The bread is light and crusty, with flavour coming from the seeds (sesame, caraway and others) sprinkled on the surface. It’s usually eaten with meat, soup or noodles.

6. Flag Flower Noodles qíhuā tāng miàn 旗花汤面

Another poetically named dish, wheat noodle dough is rolled thin then cut into tiny diamond flag shapes before being added at the last minute to a clear broth flavoured with tomato, squash, carrot, celery, white radish, spinach and tiny pieces of mutton.

The soup has a very light, fresh taste and is often eaten with steamed mantou bread coloured with turmeric.

7. Deep fried dough twists sǎnzi 馓子

Sanzi are a popular street snack and also a traditional festival food for both Hui Muslims and Salar Muslims. Made by deep-frying wheat noodles, they are neither sweet nor salty, but loved for their crisp crunchiness.

8. Hand pulled lamb shōu zhuā yángròu 手抓羊肉

Don’t leave Qinghai without eating this tender and tasty lamb dish. Warmed pieces of lamb on the bone are served with a dish of spicy lajiao on the side. Shou zhua yangrou is one of the few dishes in China eaten entirely with the hands and it does get to be a messy business as the bones piles up on the table.

Just a note: the price of your dish is based on the weight of lamb sold, so tell the waiter whether you want enough for one, two or ten people.

9. Yak butter tea pocha བོད་ཇ་ sūyóuchá 酥油茶

Perhaps more of an acquired taste than any other of Qinghai’s foods, yak butter tea (called pocha in Tibetan) is oily, strongly flavoured and salty. A daily Tibetan staple, yak butter is churned together with strong brewed black tea and some salt, with or without the addition of milk and barley flour.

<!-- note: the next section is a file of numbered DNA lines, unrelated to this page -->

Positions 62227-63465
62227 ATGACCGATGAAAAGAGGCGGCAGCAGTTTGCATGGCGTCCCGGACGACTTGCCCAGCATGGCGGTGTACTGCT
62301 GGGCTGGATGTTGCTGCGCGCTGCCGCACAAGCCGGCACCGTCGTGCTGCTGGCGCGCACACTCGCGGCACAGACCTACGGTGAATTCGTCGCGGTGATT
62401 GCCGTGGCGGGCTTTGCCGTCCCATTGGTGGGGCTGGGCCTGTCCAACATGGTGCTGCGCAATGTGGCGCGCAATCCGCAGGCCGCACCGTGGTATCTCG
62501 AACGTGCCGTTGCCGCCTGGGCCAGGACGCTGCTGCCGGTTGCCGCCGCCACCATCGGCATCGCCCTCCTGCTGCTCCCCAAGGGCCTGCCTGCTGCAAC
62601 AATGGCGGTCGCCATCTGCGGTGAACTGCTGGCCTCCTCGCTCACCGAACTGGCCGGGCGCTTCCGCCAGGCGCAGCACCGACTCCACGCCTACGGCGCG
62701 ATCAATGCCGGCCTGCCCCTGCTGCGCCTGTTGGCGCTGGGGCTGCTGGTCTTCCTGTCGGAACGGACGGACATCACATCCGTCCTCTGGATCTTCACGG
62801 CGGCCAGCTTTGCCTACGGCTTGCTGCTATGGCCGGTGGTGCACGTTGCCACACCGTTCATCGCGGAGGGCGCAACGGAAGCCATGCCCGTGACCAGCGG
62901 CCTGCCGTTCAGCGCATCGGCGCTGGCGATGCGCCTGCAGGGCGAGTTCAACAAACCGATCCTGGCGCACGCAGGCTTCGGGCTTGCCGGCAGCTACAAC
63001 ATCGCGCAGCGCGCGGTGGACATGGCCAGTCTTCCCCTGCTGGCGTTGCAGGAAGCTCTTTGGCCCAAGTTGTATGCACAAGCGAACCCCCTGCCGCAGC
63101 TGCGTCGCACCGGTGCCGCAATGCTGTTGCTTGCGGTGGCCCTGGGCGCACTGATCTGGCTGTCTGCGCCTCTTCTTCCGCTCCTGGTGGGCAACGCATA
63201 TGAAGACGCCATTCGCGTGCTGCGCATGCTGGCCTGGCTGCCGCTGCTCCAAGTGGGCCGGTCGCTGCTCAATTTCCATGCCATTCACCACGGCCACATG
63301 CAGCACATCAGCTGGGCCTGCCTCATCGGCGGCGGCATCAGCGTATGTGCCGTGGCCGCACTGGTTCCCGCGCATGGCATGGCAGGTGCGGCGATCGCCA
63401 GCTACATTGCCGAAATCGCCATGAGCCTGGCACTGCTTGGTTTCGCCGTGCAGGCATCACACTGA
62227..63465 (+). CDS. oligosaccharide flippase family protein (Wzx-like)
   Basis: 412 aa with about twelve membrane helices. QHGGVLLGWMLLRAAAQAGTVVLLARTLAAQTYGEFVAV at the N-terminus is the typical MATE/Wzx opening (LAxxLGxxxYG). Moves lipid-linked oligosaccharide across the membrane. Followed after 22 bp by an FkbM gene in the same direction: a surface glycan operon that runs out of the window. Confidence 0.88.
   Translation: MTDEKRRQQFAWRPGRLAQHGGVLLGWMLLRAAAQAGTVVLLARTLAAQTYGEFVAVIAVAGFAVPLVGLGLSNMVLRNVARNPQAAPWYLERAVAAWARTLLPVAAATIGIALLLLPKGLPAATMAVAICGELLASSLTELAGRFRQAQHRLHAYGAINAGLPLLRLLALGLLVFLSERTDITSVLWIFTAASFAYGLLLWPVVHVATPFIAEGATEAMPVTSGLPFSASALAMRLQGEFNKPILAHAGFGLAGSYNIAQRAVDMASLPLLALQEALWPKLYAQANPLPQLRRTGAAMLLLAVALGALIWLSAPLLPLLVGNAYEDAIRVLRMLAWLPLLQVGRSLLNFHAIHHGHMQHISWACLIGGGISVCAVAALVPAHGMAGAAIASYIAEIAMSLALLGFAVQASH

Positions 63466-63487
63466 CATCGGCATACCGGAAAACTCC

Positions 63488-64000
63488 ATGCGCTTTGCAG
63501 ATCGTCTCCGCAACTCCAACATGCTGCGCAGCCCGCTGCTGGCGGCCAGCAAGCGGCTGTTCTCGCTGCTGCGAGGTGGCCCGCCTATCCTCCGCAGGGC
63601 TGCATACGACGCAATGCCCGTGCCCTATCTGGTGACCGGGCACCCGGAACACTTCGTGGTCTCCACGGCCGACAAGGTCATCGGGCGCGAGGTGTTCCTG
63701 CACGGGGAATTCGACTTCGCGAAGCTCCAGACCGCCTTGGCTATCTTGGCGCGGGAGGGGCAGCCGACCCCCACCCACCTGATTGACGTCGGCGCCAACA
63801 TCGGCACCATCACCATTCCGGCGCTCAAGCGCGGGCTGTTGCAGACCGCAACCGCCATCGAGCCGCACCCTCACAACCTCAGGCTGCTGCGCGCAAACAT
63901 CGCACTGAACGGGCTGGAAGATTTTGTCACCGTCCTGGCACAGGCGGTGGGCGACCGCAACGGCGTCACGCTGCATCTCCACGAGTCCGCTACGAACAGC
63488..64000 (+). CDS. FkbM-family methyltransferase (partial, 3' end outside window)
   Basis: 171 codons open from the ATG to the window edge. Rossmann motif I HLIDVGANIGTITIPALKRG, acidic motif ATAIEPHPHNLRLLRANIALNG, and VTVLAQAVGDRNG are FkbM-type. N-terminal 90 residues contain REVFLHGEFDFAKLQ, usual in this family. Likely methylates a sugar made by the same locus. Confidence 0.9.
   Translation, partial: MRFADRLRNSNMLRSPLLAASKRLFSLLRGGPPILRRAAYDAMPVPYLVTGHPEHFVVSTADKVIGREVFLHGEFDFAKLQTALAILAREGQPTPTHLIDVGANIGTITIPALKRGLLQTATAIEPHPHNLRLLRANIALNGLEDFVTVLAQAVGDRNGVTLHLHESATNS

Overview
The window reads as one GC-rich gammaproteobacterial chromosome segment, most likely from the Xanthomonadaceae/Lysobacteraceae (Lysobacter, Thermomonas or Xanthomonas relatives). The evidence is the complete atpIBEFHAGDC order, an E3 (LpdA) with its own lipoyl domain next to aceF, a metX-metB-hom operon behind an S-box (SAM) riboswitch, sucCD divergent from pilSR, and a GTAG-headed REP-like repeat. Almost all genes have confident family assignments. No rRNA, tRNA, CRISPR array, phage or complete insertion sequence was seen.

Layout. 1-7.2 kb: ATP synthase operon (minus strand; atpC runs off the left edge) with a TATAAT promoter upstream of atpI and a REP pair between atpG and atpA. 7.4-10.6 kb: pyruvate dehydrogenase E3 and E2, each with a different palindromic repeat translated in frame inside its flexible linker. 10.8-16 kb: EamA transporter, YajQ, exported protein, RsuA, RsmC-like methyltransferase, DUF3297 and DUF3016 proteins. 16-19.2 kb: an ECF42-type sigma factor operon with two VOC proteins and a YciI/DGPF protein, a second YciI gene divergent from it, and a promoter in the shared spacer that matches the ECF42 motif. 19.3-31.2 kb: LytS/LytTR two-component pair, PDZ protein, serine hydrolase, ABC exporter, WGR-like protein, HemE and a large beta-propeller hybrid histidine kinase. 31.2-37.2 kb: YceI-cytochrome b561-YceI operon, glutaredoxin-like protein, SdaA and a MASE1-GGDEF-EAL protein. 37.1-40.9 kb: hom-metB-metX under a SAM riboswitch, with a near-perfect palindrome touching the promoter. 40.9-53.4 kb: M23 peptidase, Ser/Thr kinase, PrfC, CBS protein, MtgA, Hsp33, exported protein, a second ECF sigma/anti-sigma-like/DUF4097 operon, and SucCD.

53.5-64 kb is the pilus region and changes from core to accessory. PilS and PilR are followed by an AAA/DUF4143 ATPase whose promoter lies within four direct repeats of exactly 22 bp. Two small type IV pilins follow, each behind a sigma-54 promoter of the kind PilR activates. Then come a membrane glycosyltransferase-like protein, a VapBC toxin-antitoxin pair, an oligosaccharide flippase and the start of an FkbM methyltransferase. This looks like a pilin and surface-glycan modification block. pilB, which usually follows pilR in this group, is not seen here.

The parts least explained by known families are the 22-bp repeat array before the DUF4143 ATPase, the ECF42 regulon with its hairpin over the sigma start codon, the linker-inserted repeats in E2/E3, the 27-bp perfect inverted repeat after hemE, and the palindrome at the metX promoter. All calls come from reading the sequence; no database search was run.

But make no mistake – if you are suffering from altitude sickness yak butter tea is the best tonic and seems to help enormously with the symptoms.

10. Rice cakes mǐgāo 米糕

Walking through one of Xining’s largest street markets I noticed every single person carrying a bag filled with small snow-white balls. I tracked them down to this stall, doing a roaring trade in a local specialty – a soft rice steamed cake with a sweet treat inside each one – a rich red honey-flavoured jujube, a cluster of sweet sultanas, or some sweet red beans.

Light as air, the cakes are delicious eaten warm, fresh from the steamer.

Travel China, dish by dish!

Ten Must Try Foods in Guizhou and Guangxi

Highway to Heaven: Qinghai’s Route S101

The Road Trip. You’d think by now I might have worked road trips out of my system, after covering most of China last year on 30,000km of its good and not-so-good roads.
But I’ve always loved road trips – three months in 1982 when I was twelve, driving through Europe in a broken down Volvo station wagon with my parents and two sisters, playing Donkey Kong as we drove through the Swiss Alps; six months driving from Scotland to Turkey and back in a Scottish Mountain Rescue Ambulance in 1991 with my boyfriend (now husband), surviving on potatoes and tea; many shorter trips just days or weeks long exploring parts of the magnificent Australian countryside.
The road is full of promise, uncertainty and sometimes, serendipity. Go as slowly as you want, stop at anything that piques your interest, change direction, change plans, change destinations at whim. My favourite way of travelling.
We were back in China again last week, the whole family this time, and had nine days to fill – but which road in which part of this vast country should we choose? 
We decided on Qinghai province’s south-east corner, bordering the Tibetan Plateau. This part of the world is remote and sparsely populated, full of nomadic Tibetan yak and goat herders, Tibetan Buddhist monasteries, and wild natural scenery – high hills, grasslands, sparkling rivers and mountains. We had experienced just a taste of it last year (and I wrote almost nothing about it, to my shame) and were dying to see more.